You Can Play, a new public service announcement campaign founded by the family of the late Brendan Burke, wants to make sports culture welcoming to gay athletes.
The New York Times reports on the campaign, which launched Sunday when the first message aired during NBC’s broadcast of the Bruins-Rangers game. The campaign features 35 NHL players, including starters such as Henrik Lundqvist of the Rangers, Corey Perry of the Anaheim Ducks, and Daniel Alfredsson of the Ottawa Senators.
Brendan Burke, who came out while serving as general manager of the Miami University hockey team, died in a car accident in 2010. His older brother Patrick Burke, a scout for the Philadelphia Flyers, is a founder of the You Can Play Project. Their father, Toronto Maple Leafs general manager Brian Burke, marched in the city’s gay pride parade with Brendan and again after he died.
“Hopefully, in large part due to my brother and what he started, I think our league is much more accepting and on board with the whole gay-rights issue,” Patrick Burke told the Times. “It may be in part because we’re more international than other leagues, but for whatever reason, our guys are great about this.”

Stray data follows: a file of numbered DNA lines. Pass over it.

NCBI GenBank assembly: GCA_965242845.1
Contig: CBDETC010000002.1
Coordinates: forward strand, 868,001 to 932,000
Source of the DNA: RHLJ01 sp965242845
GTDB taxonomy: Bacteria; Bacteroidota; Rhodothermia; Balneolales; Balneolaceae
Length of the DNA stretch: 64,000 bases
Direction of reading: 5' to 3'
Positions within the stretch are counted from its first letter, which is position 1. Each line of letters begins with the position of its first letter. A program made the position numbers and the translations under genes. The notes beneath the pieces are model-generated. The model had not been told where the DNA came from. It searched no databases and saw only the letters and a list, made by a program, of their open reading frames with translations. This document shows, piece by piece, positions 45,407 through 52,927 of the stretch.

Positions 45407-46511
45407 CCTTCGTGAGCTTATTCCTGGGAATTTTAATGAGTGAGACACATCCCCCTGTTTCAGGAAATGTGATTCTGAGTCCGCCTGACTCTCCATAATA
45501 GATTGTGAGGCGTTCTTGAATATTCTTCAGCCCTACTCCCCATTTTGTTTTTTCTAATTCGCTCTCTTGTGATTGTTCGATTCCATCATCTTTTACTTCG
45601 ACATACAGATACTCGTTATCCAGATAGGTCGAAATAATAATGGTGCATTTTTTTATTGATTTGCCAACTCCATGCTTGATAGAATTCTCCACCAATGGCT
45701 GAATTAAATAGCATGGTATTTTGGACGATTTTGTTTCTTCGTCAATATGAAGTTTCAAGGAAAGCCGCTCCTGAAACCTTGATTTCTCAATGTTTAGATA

Patrick Burke said the You Can Play project, which was developed by gay and straight athletes and fans, is aimed at straight audiences. No current NHL player is openly gay, but stars of the league have supported gay rights, such as the lobbying last year from the Rangers’ Sean Avery to pass the New York marriage equality bill. The Philadelphia Flyers’ Wayne Simmonds was later accused of calling Avery an antigay slur during a game.
“We call it casual homophobia,” Patrick Burke told the Times. “It’s very rare in the NHL where you have someone who is actually homophobic or bullying someone, but you have guys using homophobic slurs and slang, not trying to mean it in that way. But in general, our players are very supportive.”
You Can Play has an advisory panel with representatives from other major sports leagues and women’s sports. The project will also produce a playbook on how to create a welcoming and safe environment for LGBT athletes.